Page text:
Call for Papers: Examining troubling institutions and geographies at the nexus of care and control
Convenors: Tom Disney (University of Birmingham) and Anna Schliehe (University of Glasgow)
Institutional spaces of care and control can be found in various settings, ranging from psychiatric establishments, centres of migrant detention, prisons, orphanages, but also encompassing environments such as schools or military academies. Building upon previous work into the geography of institutions and geography in institutions (Parr and Philo 2000: 514), we want to explore the complicated and sometimes opaque relationship between care and control. This CFP responds to recent calls in carceral geography (Moran and Turner, AAG 2016) and aims to explore the potential diversity of research in this area. The session intends to collect different perspectives on empirical and theoretical engagements with everyday life in institutional spaces, to examine the troubling relationship between care and control; where one is at risk of being transformed into the other (see Disney 2015, Schliehe 2014). Does care inevitably cede into control? To what degree does this trouble us? Do we wish to trouble our conceptualisation of care and control – shake the ideas from the Foucault’s and the Goffman’s back to life in these ever changing institutional landscapes or find new lenses to unpick these spaces? We are interested in wide ranging perspectives from different sub-fields to discuss this relationship, such as carceral geography, mental health geography, children’s geographies and architectural geography. We also welcome contributions from other disciplinary backgrounds such as criminology or arts-based research to explore innovative methodological approaches and interdisciplinary engagement with the nexus of care and control.
Papers are invited which explore:
Institutional spaces where care and control are seen to intersect or collide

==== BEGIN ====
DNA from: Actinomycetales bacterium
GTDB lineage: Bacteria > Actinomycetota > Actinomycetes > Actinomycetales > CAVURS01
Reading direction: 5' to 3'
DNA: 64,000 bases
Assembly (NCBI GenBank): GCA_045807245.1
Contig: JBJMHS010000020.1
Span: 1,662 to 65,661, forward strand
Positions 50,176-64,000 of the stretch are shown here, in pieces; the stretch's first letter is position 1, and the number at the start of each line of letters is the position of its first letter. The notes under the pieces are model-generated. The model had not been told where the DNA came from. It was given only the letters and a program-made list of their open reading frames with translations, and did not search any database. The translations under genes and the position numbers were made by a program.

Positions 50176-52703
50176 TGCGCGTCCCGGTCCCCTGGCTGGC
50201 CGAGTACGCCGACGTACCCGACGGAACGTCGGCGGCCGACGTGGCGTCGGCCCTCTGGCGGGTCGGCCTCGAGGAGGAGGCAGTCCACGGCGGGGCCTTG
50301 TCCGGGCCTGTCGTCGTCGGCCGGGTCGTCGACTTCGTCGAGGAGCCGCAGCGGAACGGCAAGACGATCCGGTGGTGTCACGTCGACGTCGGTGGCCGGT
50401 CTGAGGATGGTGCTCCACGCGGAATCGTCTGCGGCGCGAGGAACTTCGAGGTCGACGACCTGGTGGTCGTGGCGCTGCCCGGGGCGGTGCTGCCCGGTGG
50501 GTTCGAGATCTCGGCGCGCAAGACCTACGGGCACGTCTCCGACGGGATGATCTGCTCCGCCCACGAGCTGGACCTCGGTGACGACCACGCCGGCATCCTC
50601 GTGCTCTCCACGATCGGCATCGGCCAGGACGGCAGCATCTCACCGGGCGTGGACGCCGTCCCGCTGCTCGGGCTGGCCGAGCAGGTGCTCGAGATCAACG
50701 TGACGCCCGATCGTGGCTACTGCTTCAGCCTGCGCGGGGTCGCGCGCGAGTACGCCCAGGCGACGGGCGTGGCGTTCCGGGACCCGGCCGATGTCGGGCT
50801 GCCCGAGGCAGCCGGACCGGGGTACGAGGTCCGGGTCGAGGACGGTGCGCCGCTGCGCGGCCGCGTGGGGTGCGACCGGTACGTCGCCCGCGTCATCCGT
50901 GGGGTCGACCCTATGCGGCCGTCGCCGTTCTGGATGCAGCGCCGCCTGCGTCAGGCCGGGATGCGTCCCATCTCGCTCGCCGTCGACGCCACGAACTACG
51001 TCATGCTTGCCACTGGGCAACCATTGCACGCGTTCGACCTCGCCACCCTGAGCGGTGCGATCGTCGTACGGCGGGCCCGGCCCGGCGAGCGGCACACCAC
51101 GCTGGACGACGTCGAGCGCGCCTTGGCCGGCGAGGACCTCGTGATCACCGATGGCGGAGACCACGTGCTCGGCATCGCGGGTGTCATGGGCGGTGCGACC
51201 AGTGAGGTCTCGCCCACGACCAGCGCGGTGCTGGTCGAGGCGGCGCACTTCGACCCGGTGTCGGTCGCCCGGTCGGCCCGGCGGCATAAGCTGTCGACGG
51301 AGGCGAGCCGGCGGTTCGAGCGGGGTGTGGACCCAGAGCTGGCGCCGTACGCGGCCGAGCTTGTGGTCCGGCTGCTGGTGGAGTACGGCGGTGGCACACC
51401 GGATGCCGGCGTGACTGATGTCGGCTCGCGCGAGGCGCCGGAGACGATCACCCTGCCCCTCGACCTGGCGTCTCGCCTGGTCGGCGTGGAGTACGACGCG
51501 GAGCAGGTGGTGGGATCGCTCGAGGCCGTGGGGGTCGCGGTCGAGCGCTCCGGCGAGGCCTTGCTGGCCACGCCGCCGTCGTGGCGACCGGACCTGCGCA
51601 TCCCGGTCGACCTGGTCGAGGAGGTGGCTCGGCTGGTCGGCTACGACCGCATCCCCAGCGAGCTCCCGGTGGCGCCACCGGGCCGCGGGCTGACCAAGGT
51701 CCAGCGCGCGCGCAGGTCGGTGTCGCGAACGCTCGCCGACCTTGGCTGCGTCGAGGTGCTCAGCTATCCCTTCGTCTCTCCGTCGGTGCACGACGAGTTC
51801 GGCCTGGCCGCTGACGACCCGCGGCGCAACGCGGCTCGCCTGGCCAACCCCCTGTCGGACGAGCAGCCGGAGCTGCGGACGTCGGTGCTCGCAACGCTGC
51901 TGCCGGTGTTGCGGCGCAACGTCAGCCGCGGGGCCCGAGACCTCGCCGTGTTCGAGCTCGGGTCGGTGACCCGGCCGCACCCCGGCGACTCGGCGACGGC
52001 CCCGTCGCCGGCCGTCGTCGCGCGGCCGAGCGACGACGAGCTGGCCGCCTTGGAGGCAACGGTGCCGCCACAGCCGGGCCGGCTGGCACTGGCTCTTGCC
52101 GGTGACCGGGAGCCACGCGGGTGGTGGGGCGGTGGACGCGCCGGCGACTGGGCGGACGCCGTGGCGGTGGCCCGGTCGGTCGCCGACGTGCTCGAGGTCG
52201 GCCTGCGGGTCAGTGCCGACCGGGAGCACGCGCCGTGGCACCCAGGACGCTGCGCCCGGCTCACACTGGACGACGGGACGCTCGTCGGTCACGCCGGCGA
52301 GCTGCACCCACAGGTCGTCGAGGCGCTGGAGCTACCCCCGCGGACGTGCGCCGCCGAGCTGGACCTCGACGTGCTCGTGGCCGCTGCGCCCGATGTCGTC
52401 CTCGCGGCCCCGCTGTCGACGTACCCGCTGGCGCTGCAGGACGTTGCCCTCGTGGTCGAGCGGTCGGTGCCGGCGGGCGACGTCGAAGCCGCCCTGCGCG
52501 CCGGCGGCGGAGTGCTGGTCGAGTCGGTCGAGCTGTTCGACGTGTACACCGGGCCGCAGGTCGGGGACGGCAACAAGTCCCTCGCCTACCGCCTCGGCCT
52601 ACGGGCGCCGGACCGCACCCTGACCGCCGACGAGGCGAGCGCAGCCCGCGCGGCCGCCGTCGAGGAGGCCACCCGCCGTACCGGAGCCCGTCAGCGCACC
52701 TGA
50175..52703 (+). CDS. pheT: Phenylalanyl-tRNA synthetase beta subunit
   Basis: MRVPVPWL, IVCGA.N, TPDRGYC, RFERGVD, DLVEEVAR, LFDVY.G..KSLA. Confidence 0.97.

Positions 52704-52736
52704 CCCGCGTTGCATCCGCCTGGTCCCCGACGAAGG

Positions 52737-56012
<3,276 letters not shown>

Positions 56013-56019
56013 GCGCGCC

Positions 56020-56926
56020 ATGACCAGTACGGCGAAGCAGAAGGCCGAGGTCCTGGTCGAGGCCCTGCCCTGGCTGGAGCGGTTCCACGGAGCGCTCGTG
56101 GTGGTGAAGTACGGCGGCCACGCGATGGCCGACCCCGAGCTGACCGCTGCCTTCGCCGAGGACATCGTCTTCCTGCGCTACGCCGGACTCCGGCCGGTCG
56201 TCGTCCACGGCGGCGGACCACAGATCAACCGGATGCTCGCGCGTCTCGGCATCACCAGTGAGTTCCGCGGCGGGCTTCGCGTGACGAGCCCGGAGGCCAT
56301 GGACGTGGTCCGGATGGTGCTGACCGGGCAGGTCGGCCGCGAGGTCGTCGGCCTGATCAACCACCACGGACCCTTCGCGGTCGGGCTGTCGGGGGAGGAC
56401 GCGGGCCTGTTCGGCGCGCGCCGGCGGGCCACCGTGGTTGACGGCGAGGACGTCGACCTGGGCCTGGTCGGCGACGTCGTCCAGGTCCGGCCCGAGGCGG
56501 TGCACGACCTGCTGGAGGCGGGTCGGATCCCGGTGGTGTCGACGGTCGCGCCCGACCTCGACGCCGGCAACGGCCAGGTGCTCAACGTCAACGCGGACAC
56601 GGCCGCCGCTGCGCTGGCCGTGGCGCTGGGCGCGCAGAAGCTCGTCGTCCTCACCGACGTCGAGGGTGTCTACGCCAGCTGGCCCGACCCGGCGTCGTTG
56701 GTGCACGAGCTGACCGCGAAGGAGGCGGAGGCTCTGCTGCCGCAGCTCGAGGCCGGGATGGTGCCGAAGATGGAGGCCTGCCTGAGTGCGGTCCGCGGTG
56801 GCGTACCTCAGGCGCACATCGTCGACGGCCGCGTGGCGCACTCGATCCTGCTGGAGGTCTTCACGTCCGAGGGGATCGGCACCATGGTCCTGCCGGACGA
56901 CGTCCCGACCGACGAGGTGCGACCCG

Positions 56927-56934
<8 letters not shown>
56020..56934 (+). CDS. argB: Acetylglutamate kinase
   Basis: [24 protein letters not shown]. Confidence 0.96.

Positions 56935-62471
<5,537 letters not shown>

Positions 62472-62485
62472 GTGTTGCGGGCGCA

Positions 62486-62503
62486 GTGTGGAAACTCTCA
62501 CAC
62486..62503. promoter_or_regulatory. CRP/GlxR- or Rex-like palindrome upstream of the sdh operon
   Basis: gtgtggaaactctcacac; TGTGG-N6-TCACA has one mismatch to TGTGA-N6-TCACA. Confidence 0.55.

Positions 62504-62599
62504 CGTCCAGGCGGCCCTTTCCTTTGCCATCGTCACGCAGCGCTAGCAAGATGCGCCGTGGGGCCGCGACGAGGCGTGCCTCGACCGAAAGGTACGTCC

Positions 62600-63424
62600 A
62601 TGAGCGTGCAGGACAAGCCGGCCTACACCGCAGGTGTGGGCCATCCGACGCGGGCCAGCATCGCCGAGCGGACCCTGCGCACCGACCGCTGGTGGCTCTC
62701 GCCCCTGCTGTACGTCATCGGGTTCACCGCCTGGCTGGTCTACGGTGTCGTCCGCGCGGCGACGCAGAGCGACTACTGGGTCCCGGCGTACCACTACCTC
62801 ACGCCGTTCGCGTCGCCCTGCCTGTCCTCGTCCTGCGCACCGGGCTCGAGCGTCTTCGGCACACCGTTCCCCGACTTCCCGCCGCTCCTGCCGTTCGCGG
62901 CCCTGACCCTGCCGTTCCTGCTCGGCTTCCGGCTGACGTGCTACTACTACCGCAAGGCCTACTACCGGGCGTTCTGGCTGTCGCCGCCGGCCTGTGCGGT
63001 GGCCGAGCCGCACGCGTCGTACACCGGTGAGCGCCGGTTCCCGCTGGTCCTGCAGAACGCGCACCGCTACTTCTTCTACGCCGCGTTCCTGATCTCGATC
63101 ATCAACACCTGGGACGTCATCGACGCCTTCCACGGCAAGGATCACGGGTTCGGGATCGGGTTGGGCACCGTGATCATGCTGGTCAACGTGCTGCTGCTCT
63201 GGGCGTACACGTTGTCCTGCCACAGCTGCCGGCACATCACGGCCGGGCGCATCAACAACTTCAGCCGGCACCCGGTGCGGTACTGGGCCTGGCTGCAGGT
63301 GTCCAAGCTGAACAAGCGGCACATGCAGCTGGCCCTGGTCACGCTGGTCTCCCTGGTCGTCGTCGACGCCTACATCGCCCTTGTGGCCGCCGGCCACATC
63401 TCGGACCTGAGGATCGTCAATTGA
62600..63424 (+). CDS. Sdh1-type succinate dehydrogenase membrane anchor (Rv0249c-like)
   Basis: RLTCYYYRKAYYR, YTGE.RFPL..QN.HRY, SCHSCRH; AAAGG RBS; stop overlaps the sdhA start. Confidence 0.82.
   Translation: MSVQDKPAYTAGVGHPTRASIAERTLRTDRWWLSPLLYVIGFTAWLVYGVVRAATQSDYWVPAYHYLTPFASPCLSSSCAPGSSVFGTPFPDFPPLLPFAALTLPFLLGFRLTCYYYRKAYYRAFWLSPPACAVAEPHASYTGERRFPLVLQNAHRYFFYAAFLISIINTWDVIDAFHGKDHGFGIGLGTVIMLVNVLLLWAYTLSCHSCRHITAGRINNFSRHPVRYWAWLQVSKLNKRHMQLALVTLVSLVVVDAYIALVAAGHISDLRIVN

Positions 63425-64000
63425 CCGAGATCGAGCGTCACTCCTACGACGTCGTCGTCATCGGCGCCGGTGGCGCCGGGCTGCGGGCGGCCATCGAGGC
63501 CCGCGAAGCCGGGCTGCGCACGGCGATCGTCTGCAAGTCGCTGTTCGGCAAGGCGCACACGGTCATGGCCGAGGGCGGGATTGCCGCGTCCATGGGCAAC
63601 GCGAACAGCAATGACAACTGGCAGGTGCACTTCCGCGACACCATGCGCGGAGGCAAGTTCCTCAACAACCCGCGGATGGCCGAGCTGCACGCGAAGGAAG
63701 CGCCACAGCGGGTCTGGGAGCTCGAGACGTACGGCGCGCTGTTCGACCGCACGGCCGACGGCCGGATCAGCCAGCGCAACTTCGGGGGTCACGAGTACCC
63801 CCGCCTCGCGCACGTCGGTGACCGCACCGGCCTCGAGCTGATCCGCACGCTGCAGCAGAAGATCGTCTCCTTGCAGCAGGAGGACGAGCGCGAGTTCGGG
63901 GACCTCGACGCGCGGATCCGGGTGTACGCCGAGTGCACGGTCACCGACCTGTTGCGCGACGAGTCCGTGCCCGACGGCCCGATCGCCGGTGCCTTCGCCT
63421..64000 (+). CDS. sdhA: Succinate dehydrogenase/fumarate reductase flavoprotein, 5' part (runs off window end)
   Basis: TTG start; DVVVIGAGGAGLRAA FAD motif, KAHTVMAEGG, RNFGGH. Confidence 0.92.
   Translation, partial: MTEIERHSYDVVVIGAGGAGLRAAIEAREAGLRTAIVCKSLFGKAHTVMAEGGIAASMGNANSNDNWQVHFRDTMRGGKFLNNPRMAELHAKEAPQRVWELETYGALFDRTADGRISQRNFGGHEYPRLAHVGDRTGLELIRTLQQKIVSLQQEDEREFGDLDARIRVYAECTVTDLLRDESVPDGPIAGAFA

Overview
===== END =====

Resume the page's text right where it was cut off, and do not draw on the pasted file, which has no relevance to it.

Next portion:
Methodological approaches, ethics and researcher positionality
Conceptual frameworks around institutional geographies
Spatiality of places of care and control including tactics, agency and resistance
Vulnerable and marginalised groups within institutional spaces of care and control, in particular in relation to age and gender
Embodied experiences and corporeal practices
Aspects of design and spatial practice
Beyond the ‘traditional’ carceral environment – the boarding school, military environments, hospices, care homes
Deadline for submitting abstracts is Wednesday 10th February 2016
The first Distant Voices Festival will take place from November 5th to 9th at the CCA in Glasgow, exploring crime and punishment through music, writing and film.
Over the past 18 months, the project – a collaboration between SCCJR and Vox Liminis (a charity that aims to bring creative practice to criminal justice and its reform) – has brought together artists, criminologists, musicians, ex-prisoners and others in a creative exploration of attitudes to punishment and reintegration.
The Festival offers members of the public the chance to hear these resulting songs performed live, hear a discussion on crime and punishment with some of the country’s top crime writers, and watch a film about how people move on from crime. Ten individuals will also have the opportunity to take part in a facilitated songwriting process with Louis Abbot (Admiral Fallow) and Kim Edgar.
The publication of the article ‘The Geographies that Wound’ (Chris Philo, 2005) brought attention to the interlaced geographies that create vulnerabilities for certain bodies, in certain places, over others. Ten years on, the workshop will revisit the theme of wounds and wounding with a specific focus on violence against women and girls (VAWG) – a human rights abuse often described as one of the starkest collective failures of the international community in the 21st century. While in geography the wounded body has been examined in relation to the geopolitics of conflict, asylum and garment-work (as notable but not exhaustive examples), the workshop looks to extend and deepen scholarship on precarious corporealities to lived experiences of VAWG. It also aims to counterbalance the onus in geography on war-related violence to generate greater awareness of the everyday spaces of VAWG within, but also critically beyond, (inter-) national landscapes of conflict and militarism. Bringing together geographers and inter-disciplinary speakers, the workshop aims to explore the characteristics and dynamics of the entangled spaces and scales that render women’s and girls’ bodies the place of physical and psychological harm. It will also consider the ‘treatment’ and healing of wounds through different means, a range of spaces and temporalities, and with varying outcomes.
It marks the end of a 2012-2015 study on domestic violence and legal reform led by Katherine Brickell and joint funded by the Economic and Social Research Council (ESRC) and Department for International Development (DFID).
If you would like to attend, listen to the presentations and participate in discussions please sign up through Eventbrite by 31 July at 5pm (there are 30 places available, all of which are free): https://eventbrite.com/event/17408498287
All good wishes,
Katherine (workshop organiser)
Dr Katherine Brickell
Reader in Human Geography
Department of Geography
Royal Holloway, University of London
Surrey TW20 0EX